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Great Western Loop

Posted by Active Toby Apr 11, 2007

Andrew Skurka is a 26-year-old backpacker best known for being the first to complete the 7,778-mile Sea-to-Sea Route in July 2005. His 11-month, transcontinental hike began in Quebec and followed a network of trails to Washington. This accomplishment earned Skurka some of the top accolades in the outdoor industry in 2005 and 2006.


After months of careful planning, Skurka hit the trail again on April 9, attempting to become the first person to complete the Great Western Loop. This 6,875-mile footpath is made up of a network of five existing long-distance hiking trails and a self-designed section that passes through the Sonoran and Mojave deserts. The trip started on the South Rim of the Grand Canyon and will take seven months to complete. Ending in early-November, Skurka will have passed though 12 national parks and over 75 wilderness areas during his journey.


In addition to impressive backpacking experience, Skurka is also a conservationist and well-respected public speaker. Skurka has been an ambassador of living a ?lightweight lifestyle? in hopes to minimize his individual impact on the environment while raising awareness of the environmental implications caused by global warming.

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Boston Marathon in Space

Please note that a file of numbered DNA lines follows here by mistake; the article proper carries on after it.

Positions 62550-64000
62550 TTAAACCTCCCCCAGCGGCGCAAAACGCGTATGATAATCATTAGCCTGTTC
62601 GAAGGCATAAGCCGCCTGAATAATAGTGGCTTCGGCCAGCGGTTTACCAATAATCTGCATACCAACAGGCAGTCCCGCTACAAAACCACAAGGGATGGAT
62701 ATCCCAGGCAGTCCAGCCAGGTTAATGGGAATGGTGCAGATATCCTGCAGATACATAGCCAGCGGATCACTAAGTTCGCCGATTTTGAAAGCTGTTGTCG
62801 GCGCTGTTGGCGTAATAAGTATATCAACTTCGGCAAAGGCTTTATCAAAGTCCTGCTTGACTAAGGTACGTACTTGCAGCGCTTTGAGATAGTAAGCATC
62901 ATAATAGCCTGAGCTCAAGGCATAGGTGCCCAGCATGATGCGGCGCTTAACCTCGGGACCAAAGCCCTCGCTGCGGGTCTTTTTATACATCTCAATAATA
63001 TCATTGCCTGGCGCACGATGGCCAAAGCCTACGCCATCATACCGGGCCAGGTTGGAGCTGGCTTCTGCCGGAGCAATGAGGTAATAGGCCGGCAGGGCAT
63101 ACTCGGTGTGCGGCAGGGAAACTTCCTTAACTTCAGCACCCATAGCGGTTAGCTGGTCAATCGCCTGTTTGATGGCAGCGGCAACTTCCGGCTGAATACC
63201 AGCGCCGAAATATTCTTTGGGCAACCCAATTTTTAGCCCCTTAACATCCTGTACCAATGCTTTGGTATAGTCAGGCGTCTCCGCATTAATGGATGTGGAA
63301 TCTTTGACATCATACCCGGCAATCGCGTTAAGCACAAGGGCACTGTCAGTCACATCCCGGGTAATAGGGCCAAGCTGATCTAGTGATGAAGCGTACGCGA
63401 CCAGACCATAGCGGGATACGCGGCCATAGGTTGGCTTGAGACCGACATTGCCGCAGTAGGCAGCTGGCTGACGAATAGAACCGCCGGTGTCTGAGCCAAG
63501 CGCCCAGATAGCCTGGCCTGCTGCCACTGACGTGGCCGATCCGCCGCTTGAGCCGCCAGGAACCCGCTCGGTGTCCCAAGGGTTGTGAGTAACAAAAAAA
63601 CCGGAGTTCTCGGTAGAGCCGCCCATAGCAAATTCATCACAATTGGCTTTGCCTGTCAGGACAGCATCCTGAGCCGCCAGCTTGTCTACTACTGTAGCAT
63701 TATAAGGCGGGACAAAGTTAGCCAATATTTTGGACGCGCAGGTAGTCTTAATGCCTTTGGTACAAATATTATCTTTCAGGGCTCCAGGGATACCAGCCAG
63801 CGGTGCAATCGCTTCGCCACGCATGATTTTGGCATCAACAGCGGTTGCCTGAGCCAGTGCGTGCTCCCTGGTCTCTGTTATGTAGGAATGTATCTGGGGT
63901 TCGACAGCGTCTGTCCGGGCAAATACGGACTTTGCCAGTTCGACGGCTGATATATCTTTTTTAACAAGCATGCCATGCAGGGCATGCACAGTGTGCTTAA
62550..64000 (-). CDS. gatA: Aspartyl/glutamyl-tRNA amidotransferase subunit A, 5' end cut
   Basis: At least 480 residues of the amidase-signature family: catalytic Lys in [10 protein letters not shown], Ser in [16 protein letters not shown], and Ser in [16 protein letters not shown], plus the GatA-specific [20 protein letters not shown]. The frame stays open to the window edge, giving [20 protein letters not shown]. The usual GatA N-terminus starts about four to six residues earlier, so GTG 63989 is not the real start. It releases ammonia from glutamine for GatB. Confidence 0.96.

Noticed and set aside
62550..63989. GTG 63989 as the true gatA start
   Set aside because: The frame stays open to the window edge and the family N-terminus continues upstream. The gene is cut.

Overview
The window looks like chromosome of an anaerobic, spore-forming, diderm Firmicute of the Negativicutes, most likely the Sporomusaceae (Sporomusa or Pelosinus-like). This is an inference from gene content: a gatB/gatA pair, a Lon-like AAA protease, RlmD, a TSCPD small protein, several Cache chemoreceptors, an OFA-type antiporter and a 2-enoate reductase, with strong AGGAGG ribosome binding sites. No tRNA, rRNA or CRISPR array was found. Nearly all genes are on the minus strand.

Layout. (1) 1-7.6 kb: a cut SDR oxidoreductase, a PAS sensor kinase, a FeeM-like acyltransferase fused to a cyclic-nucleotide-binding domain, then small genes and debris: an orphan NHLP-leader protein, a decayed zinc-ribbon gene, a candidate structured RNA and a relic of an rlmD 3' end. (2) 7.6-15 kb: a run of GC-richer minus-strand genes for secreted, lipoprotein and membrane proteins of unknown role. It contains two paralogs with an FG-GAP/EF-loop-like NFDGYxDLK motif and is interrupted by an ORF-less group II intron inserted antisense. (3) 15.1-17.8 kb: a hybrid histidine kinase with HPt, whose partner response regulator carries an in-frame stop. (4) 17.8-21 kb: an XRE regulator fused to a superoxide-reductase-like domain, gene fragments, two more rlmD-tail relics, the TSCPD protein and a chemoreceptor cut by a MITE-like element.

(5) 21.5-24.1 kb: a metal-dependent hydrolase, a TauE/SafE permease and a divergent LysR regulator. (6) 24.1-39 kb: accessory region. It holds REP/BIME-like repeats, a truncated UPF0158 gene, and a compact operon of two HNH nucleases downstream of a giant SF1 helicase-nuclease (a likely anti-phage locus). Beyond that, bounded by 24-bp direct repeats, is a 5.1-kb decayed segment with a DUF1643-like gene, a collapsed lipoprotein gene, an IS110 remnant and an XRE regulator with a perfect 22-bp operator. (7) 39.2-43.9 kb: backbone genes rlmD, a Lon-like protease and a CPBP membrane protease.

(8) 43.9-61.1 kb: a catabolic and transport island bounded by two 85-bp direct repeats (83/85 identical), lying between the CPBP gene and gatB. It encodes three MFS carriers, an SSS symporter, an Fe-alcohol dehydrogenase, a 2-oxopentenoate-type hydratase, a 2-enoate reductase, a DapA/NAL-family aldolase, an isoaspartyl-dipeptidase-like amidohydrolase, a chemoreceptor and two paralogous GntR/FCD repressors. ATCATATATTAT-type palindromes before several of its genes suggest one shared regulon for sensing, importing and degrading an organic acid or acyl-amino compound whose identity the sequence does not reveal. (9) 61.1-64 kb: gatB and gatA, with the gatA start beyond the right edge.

Posted by Active Toby Apr 11, 2007

Astronaut Sunita Williams qualified for the 2007 Boston Marathon in 2006 when she ran a 3 hour, 29 minutes, 57 second marathon in Houston. Williams is on board the International Space Station (ISS) in orbit more than 200 miles above earth. With a return date set for summer, the NASA flight engineer did not want her qualifying performance to expire while executing Expedition 14.


On April 14, Williams will run the 111th Boston Marathon, becoming the first Boston Marathon qualifier to run the prestigious race in space. The Boston Athletic Association issued Williams bib number 14,000 to honor her current mission.


Williams has been training on a special treadmill since she arrived at the ISS in December. The system incorporates a harness of bungee cords that pull on her hips and shoulders, and is designed to reduce impact on the space station.


Williams has benefited from all her training by maintaining bone and muscle density, a serious issue in reduced gravity.


Fitness has never been an issue for this endurance athlete who recently set the record for women's space walking at more than 29 hours.


Click here for more on Williams' Boston Marathon plan

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